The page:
Move quickly on missing passports, writes Ben Stubbs.
The loss of a passport or credit card on an overseas trip can be a nightmare for travellers. Recovery will be much easier if you always make sure you have photocopies of both items stored separately in your luggage and with someone at home.
The Department of Foreign Affairs and Trade advises travellers in this predicament to find the nearest Australian consulate. From here it is possible to report a missing passport or use the website passports.gov.au to find out whether it has been handed in somewhere.
The department reported 34,788 passports lost or missing during the past financial year. This is only a small percentage of the 10 million Australian passports in circulation, and the more information you can provide a consulate, the quicker a new document can be issued.
If immediate travel is required, emergency passports can be issued temporarily, avoiding the application fee and waiting period. Keep in mind that the passport must be sent from the printing houses in Canberra, London or Washington to wherever you need it.
A Sydney traveller, Sally Edsall, was robbed while on holiday in Pisa, Italy. The strap of her bag, which she was wearing across her body for safety, was cut from behind and the bag snatched - all in a matter of seconds.
"I lost absolutely everything - cards, passport, money," Edsall says. "The next few hours were crucial, as I knew I had to report the theft to the police straight away and then get in touch with the Australian consulate in Rome to get an emergency passport. I had taken out Secure Sentinel cover on my Teachers Credit Union Visa debit card and as soon as I contacted them, my card was cancelled. A replacement card was then sent to an address in England, where I was travelling to next."
Guide books suggest using dummy wallets and hiding US currency and traveller's cheques as alternatives to a credit card. In the case of loss or theft of your only card, the department also recommends contacting the nearest Australian embassy to work out a solution.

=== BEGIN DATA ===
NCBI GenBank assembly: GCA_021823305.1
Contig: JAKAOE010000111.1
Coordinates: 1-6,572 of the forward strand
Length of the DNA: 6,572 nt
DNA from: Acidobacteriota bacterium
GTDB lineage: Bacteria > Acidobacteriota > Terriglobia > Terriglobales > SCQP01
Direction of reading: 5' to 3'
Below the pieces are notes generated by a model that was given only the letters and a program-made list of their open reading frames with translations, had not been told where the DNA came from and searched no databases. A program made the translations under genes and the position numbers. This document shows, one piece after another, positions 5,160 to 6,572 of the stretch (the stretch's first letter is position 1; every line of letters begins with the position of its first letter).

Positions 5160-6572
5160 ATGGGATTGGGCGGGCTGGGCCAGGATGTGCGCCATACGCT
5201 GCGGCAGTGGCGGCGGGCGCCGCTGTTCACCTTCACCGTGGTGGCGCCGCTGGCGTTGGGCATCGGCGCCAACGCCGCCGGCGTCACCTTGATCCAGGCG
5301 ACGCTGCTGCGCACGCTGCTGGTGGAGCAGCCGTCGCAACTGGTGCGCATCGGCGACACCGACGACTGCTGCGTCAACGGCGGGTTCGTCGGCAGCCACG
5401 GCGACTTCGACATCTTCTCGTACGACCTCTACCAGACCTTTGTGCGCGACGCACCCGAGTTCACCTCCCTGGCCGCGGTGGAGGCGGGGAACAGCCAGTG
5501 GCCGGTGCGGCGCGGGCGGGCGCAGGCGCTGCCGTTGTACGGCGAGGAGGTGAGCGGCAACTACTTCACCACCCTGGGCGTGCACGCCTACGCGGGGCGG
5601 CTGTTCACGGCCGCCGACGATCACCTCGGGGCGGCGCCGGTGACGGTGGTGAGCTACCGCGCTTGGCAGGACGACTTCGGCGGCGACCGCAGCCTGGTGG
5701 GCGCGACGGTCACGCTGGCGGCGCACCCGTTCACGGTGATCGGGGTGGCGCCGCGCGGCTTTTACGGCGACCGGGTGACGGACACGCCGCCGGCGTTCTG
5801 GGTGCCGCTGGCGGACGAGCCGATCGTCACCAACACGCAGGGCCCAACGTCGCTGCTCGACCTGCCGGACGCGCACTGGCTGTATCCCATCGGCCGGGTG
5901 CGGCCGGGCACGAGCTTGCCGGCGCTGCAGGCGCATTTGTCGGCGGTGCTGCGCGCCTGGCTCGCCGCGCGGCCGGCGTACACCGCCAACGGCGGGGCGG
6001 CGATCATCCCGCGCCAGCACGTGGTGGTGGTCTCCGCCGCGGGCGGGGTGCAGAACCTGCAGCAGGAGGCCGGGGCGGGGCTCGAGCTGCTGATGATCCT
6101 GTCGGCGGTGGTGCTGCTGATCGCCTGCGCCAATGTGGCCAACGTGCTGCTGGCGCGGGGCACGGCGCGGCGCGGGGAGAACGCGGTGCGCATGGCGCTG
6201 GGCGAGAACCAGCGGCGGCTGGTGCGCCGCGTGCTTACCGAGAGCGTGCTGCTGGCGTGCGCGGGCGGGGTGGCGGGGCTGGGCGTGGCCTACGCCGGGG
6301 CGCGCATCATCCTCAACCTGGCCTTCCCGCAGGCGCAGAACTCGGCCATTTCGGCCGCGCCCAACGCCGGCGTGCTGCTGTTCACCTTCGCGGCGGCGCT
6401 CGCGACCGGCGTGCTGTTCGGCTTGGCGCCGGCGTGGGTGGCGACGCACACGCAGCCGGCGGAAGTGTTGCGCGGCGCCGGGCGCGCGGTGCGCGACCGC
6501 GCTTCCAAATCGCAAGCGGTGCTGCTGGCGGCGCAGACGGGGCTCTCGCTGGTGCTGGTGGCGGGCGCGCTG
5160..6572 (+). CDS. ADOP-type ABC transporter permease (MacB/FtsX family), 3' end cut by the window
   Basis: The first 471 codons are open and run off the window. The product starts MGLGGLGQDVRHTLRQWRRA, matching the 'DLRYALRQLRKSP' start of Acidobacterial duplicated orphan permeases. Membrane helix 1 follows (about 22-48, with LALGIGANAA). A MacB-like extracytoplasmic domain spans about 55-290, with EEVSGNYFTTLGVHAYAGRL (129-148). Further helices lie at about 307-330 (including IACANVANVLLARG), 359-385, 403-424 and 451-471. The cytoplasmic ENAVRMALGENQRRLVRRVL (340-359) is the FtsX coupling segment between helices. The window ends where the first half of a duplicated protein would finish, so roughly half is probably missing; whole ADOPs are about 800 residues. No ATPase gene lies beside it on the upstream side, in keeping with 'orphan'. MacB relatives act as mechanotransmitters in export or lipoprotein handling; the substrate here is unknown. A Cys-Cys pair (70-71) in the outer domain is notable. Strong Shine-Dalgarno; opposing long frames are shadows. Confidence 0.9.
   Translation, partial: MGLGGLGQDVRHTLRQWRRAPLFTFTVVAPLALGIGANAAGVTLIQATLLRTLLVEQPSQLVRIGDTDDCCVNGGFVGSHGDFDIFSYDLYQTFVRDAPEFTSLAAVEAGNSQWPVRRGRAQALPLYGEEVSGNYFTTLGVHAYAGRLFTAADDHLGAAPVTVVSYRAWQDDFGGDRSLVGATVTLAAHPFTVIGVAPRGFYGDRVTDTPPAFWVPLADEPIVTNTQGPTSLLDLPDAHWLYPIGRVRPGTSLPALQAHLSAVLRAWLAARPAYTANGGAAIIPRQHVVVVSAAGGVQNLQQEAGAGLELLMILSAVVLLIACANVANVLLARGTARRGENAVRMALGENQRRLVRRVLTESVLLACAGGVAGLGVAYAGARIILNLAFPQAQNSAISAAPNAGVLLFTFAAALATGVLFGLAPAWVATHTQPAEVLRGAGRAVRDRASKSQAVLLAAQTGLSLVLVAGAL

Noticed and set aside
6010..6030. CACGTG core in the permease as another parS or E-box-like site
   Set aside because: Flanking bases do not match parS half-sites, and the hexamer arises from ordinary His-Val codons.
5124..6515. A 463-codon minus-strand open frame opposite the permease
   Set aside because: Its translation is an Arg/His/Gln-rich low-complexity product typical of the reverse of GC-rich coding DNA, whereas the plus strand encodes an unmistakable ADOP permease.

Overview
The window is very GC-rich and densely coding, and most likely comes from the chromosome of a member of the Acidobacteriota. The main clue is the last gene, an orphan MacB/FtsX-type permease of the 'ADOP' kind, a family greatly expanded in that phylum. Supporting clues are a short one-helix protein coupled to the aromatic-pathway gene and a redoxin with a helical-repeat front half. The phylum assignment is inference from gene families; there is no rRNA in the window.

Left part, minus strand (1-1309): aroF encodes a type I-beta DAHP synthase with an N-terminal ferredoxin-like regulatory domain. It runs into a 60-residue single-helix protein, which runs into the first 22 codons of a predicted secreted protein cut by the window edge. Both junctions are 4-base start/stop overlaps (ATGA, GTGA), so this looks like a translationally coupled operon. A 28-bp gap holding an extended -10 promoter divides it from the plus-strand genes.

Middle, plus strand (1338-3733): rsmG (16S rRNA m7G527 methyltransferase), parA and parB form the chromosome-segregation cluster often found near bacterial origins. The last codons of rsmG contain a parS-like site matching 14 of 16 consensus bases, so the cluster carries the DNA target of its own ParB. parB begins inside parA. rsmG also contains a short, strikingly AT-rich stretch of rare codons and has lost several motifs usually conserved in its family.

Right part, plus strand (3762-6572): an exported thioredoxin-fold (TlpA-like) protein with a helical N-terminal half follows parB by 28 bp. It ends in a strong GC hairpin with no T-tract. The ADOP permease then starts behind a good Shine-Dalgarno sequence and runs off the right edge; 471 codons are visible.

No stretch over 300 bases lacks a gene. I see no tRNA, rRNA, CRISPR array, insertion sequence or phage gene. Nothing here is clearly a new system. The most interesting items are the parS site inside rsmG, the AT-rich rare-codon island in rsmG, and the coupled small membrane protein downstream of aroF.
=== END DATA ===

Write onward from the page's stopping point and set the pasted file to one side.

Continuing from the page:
Commonwealth Bank's executive general manager of retail products, Michael Cant, says the bank's Travel Money Card is a safe alternative. It's an all-purpose card that allows travellers to load up to six currencies at fixed exchange rates for use anywhere that MasterCard is accepted. It can be recharged up to $25,000 using Bpay, telephone or the internet.
"It's highly secure, with funds protected by a PIN and MasterCard's zero liability, which means you won't be liable for an unauthorised transaction," Cant says. "If a card is lost or stolen, call the 24/7 customer-service line and you can continue to safely use your back-up card, issued on purchase.
"If both cards are lost or stolen, an emergency cash advance can be arranged to you anywhere in the world via the MasterCard network."
Another precaution suggested by Cant is a PIN-protected credit card.
All banks advise people to inform their financial institution of travel plans so they can more easily identify unauthorised transactions.
Western Union is another reliable option to receive funds quickly. Money can be sent from home by phone or internet to any of its 345,000 offices in more than 200 countries to ensure travellers can be back on the road quickly.